You may already have your own favourite wine pairing for turkey but if you are looking for some extra advice here are some of my matches for you…
It is easy to pair turkey when roasted and served on its own. You may say there is a straightforward partner. None of us, though, eats turkey solo. There is herb-filled stuffing, roasted veggies, rich sauces and an assortment of savoury sides that manage to make their way into the Christmas Dinner alongside the bird. Along with the stuffing, the sides and sauces must all be considered when deciding the best wine pairing with roast turkey. Also remember, turkey is not a powerful meat. It is a white lean meat with a low-fat content, which is why it can dry out if not cooked carefully.
On the plate, there are many dishes vying for attention. Lots of different flavours and complexity – cranberry, bacon, parsnips, stuffing and brussels sprouts. Therefore, look for wine with medium or high acidity where they can match those flavours.
In the past, I would always get out the best claret or something similar for Christmas lunch, but getting wiser, I do not think it is the only one that works with turkey. In fact, I have discovered there are better propositions. Dry, structured wines suit red fatty meat better. Let us not forget that butter carrots and cranberry sauce for example with sweetness, these have an effect on young clarets.
Obviously, there are plenty of options for pairing wine with turkey. Generally, it’s best to avoid young, tannic reds. Tannins are great in a balanced wine with bottle age, but the mouth-coating tannins of a young red will ruin hours of work in the kitchen. Comparatively with other dishes, there is not much fat on the plate to soften the tannins of a young, bold red. Meaning it will definitely accentuate the harsh feeling of tannins in the mouth and can also make tannins taste more bitter. Choose a claret but, with several years of bottle age. A medium bodied red with relatively high acidity will be just perfect.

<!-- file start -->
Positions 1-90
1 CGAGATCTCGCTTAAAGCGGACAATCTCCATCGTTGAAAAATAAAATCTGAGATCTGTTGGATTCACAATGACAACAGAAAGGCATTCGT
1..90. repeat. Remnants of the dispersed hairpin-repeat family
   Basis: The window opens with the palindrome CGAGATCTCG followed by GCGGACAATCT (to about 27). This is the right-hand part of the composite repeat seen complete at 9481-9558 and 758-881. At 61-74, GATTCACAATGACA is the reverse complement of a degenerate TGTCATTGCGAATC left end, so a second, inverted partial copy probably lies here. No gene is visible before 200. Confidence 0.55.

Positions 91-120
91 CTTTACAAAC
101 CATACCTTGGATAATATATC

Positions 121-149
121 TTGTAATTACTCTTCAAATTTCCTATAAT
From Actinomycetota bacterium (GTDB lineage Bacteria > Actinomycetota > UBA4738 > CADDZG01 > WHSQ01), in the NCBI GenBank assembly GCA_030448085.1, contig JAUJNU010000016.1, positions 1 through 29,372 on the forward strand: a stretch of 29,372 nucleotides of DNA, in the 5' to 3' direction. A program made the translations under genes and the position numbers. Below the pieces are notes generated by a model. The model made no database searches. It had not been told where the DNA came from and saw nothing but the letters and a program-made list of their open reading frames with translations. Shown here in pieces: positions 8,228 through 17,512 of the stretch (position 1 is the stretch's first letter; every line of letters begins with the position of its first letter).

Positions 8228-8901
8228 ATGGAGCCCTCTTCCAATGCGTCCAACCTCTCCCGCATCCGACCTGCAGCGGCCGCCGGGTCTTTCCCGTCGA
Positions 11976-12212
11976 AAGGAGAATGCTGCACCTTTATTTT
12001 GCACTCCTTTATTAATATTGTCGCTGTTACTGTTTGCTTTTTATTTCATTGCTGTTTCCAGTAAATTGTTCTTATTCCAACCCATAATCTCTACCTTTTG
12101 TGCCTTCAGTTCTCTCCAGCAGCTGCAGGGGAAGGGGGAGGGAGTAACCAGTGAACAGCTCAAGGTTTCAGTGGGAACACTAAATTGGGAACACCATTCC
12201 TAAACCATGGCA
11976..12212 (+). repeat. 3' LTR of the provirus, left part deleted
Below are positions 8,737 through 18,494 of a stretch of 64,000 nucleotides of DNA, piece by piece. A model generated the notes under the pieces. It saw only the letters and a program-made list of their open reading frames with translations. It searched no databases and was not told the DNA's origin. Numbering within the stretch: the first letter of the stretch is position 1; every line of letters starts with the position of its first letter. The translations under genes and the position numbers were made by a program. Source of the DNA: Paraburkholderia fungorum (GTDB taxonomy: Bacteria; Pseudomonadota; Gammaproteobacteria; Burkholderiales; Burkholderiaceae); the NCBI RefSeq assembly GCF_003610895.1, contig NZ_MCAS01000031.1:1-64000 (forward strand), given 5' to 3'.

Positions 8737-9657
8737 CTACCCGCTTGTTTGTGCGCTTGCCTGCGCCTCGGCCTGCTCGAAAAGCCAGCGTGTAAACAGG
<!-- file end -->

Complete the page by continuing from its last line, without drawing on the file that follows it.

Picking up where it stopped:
There are many options out there, you may choose the red fruit and acidity of a great Pinot Noir to the complexity of a top Chardonnay, or the limitless layers of aged Barolo. Let us see our options…
In the case of Pinot Noir try bolder crus from Burgundy such as Gevrey -Chambertin or Pommard, they should do well. You may also try the less pricey options like Fixin or Santenay. Outside Burgundy and France look for Pinot from New Zealand Marlborough or Central Otago, or from Chile’s Casablanca Valley, South Africa’ Hemel-en-Aarde Valley, and Sonoma’s Russian River in California.
Morgon or Moulin-à-Vent are two of the ten Beaujolais Crus that have the power and depth to be partnered with turkey. The Gamay grape is not always so lightweight. I can make a similar comment about out Mavro grape as there are a few examples now in Cyprus that can make a dinner to remember. From Greece a medium version of Agiorgitiko from Nemea with its forward fruit, medium acidity and tannins will be also another great combination.